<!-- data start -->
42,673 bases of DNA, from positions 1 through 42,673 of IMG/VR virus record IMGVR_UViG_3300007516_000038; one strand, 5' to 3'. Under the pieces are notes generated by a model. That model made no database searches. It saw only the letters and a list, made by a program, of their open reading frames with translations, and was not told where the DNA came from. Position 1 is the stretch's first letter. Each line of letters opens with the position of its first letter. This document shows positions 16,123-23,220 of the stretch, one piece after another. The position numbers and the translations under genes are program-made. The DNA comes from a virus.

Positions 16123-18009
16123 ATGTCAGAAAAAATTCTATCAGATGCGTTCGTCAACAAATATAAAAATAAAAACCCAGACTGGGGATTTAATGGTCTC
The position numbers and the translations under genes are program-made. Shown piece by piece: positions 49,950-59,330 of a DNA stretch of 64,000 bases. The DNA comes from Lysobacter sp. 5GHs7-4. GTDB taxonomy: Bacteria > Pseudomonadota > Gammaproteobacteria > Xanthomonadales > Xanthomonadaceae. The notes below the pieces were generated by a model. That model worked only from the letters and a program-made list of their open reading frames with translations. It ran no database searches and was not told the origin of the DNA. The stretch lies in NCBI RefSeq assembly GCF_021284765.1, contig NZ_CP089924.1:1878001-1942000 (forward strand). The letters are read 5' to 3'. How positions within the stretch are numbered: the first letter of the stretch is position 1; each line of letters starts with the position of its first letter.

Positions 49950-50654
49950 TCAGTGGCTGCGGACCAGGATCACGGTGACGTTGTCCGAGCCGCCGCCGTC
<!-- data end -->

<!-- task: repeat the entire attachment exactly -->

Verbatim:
42,673 bases of DNA, from positions 1 through 42,673 of IMG/VR virus record IMGVR_UViG_3300007516_000038; one strand, 5' to 3'. Under the pieces are notes generated by a model. That model made no database searches. It saw only the letters and a list, made by a program, of their open reading frames with translations, and was not told where the DNA came from. Position 1 is the stretch's first letter. Each line of letters opens with the position of its first letter. This document shows positions 16,123-23,220 of the stretch, one piece after another. The position numbers and the translations under genes are program-made. The DNA comes from a virus.

Positions 16123-18009
16123 ATGTCAGAAAAAATTCTATCAGATGCGTTCGTCAACAAATATAAAAATAAAAACCCAGACTGGGGATTTAATGGTCTC
The position numbers and the translations under genes are program-made. Shown piece by piece: positions 49,950-59,330 of a DNA stretch of 64,000 bases. The DNA comes from Lysobacter sp. 5GHs7-4. GTDB taxonomy: Bacteria > Pseudomonadota > Gammaproteobacteria > Xanthomonadales > Xanthomonadaceae. The notes below the pieces were generated by a model. That model worked only from the letters and a program-made list of their open reading frames with translations. It ran no database searches and was not told the origin of the DNA. The stretch lies in NCBI RefSeq assembly GCF_021284765.1, contig NZ_CP089924.1:1878001-1942000 (forward strand). The letters are read 5' to 3'. How positions within the stretch are numbered: the first letter of the stretch is position 1; each line of letters starts with the position of its first letter.

Positions 49950-50654
49950 TCAGTGGCTGCGGACCAGGATCACGGTGACGTTGTCCGAGCCGCCGCCGTC